Over to you...

Mary, just be there. Think about it, when we are in our 20s, we are busy trying to build careers, getting married, having children, and working on making ends meet, pretty much numb. In our 30s, the career is farther along, the children are older and we're still distracted with daily living, while settling into a routine. In our 40s/50s, the children are grown and don't need us as much, careers may feel stagnant, and we have fewer distractions. A feeling of "there is something more" creeps in as the distractions of life, get less and less. Sometimes, it's just a feeling of getting old, so use this opportunity to discover new things and break from the old routines. Start doing new activities with your husband, freshen the relationship up a bit. Go out on dates, exercise or walk together, it doesn't have to be complicated, just rediscover each other again; you both have changed over the years. Encourage him to get a hobby; I'm sure there is something he's always enjoyed or wanted to do. Try volunteering, join a community group or even a church. Spirituality helps us feel connected to something bigger than ourselves. Balance the time you both have individually and together, everyone needs space. This time of life is about exploring who you really are and finding where you fit into it. Don't hold onto the past, it will only cause frustration, but a new beginning, will bring new life to both of you. Dawn.

I will keep this short, and based simply on what I would do: be supporting. Many people go through this crisis, some easier than others, so it's hardly unusual. As long as your husband knows that you are there by his side, I'm sure everything will be fine. Marriage is a strong bond between two people - make sure to let him know that you're aware of that. Whenever I'm down, I find comfort in knowing that there's always someone there to help me get right back up again. I am sure he, as well as many others, feel the same way. So just... be there. That's, really, all you can do in the end. Best wishes, Medina.

I think that your husband needs important changes in his life.
New things, new experiences, new feelings.
To come back to life, to feel passion for something again, to feel alive.
And of course, you, his wife, are the key here to accompany him in this proccess.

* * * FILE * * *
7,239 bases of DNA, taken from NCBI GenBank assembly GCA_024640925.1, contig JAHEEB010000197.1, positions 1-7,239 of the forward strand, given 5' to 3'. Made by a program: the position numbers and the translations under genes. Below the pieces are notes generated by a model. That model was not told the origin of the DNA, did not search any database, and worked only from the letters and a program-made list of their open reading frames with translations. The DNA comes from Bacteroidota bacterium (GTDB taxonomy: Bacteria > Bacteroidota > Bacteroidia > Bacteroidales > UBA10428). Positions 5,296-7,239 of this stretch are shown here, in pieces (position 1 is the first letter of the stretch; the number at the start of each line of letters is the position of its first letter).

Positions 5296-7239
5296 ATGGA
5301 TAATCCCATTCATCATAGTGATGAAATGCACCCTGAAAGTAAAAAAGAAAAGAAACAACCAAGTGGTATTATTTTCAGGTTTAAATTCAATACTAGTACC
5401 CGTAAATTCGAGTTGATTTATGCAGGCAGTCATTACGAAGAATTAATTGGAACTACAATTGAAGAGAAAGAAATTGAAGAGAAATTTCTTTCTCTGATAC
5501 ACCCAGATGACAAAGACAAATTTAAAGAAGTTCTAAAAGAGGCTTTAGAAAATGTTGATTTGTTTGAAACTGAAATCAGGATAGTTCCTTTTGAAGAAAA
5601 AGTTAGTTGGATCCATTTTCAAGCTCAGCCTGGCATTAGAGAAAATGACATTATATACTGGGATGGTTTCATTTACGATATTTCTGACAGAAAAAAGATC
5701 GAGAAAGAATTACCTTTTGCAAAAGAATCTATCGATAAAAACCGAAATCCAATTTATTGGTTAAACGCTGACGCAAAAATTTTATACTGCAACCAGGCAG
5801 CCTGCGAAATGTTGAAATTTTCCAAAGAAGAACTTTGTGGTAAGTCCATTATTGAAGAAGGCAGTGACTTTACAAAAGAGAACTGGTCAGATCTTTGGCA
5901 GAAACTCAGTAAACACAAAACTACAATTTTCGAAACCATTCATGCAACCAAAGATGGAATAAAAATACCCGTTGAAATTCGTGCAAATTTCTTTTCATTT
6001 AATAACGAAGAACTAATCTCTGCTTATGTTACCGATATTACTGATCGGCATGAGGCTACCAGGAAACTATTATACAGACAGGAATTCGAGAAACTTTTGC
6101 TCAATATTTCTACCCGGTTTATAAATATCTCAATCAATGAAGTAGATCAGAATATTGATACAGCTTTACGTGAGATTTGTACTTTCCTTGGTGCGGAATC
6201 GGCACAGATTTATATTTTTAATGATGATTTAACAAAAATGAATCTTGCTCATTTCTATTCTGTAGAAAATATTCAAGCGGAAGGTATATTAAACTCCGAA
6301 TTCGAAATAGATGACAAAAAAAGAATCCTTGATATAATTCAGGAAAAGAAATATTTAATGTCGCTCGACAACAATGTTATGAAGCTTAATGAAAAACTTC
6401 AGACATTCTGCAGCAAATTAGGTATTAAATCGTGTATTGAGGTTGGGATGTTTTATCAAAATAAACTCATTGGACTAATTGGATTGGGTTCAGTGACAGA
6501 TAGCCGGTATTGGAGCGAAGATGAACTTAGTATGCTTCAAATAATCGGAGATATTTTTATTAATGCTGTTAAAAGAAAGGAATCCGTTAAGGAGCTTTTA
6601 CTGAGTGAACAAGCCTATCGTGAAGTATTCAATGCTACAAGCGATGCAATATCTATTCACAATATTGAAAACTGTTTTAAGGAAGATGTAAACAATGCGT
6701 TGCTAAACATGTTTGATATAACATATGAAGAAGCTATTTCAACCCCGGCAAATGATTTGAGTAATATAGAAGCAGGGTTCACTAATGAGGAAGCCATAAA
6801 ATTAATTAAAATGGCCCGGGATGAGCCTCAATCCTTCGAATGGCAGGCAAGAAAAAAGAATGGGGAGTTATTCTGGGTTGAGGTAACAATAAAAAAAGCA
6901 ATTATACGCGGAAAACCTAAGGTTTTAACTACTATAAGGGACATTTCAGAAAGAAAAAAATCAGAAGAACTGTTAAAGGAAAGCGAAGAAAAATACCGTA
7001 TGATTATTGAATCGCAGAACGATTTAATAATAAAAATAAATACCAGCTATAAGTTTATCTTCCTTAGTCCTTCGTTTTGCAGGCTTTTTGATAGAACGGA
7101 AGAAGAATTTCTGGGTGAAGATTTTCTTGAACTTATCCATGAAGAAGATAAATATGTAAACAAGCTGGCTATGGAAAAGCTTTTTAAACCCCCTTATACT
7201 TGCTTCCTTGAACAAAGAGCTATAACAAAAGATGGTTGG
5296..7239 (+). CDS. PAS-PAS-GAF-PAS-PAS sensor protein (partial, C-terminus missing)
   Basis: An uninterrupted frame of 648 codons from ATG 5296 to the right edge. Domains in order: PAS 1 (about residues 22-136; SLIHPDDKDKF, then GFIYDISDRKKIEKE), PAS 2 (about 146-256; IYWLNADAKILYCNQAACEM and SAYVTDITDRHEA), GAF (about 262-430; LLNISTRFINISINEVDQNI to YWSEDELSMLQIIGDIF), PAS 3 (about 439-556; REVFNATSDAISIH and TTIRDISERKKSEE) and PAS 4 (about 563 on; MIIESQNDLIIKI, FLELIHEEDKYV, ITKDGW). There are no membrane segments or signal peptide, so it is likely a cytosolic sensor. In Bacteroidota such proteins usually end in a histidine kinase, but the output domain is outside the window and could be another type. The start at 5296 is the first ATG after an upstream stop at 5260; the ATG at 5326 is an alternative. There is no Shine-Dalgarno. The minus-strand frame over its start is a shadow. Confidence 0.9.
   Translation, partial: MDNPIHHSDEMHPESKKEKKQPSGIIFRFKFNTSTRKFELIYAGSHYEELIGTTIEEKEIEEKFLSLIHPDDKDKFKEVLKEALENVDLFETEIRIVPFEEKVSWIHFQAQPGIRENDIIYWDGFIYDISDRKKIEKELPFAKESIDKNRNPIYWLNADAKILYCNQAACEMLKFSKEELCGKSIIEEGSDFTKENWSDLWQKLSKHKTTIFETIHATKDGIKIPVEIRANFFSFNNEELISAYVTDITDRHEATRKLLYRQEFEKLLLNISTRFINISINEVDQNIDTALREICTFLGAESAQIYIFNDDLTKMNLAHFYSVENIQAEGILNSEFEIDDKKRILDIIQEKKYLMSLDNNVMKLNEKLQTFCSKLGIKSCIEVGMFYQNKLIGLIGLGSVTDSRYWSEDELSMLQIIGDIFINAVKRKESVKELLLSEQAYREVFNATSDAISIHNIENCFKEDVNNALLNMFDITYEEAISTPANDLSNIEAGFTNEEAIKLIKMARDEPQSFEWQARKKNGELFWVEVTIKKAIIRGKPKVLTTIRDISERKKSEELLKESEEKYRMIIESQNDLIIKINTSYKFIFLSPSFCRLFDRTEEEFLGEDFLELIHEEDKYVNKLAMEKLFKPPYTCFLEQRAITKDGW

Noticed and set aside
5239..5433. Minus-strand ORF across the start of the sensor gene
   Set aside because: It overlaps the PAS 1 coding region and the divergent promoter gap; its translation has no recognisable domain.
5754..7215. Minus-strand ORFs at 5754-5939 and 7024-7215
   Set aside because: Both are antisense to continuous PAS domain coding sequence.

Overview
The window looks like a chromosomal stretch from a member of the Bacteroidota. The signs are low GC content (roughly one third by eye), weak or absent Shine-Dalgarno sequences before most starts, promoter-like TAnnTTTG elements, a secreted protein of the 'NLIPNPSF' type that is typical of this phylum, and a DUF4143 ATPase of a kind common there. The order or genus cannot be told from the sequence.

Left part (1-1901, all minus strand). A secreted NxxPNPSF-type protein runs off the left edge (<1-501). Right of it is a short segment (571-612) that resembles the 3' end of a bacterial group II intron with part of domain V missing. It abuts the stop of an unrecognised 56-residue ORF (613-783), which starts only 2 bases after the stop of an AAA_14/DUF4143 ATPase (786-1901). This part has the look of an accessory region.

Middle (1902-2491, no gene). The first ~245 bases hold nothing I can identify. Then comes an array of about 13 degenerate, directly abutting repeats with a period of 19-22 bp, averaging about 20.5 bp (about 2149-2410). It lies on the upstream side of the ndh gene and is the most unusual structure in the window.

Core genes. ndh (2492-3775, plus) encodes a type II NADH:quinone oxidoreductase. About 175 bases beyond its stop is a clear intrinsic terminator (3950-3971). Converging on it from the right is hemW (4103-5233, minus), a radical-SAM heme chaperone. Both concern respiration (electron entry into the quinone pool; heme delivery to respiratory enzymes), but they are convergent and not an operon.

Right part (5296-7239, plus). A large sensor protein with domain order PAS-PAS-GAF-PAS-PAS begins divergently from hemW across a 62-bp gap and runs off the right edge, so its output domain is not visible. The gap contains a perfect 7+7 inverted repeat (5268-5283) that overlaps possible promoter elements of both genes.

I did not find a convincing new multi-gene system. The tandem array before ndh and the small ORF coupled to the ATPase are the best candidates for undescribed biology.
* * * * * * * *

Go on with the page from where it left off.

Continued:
Why don't you two take up a different activity from what you're used to?
A different language, some sports, Thai food... There must be so many things I can't name them all.
These things should bring sparks to his life again.
This is just an idea which I think would tremendously work.
Just check it: when people feel down, they get a new haircut, change the style of their clothes,
take up yoga, visit new places... the feeling is great.
Perhaps also at these activities he could make new friends, share points of view...
I'm sure there are people in the same situation.
If we stay together, we can work everything out.
The best of luck, Caro.

I recommend trying new things with him and being understanding. Be sensitive to his adventurous plans if he has any and try to make sure you are both communicating with each other. He might be rethinking decisions he's made in the past. That can be alright but if it leads to him being distant I think you should have a talk with him. Give him enough space to figure things out on his own, but let him know you're there for him if he needs you. Remind him of his accomplishments when he's being pessimistic and that he has people that care for him. I don't have much experience with this subject, but i hope this helps. Love, Darem.

You must ask yourself, is anyone ever truly ready to grow up. We tend to cling to the lives we're familiar with, and it can happen in multiple stages of life. Midlife crisis is the most obvious stage where this occurs, because it's hard to think that it's time to settle down, when you aren't finished with being young and independent. While I'm certainly nowhere near midlife crisis, I experienced a similar situation when transitioning from my senior year of high-school to college, I just wasn't ready. I encourage you to support him, and his ideas, unless they become too extreme, and that's all you need to do. Your support can go a long way, especially now, where he'll come to the realization that it's time to settle down.
Best wishes, Bradley H.

My Dad suffered from a mid life crisis and to be honest we all tried so hard but ended up walking on egg shells which made the home a horrid place to live. In the end we had a family meeting and said we were trying to understand but if he didn't talk to us, we couldn't properly. He was in denial which didn't help any of us. We eventually just carried on around him and if he needed us, we were there for him but there wasn't really very much we could do. Tim.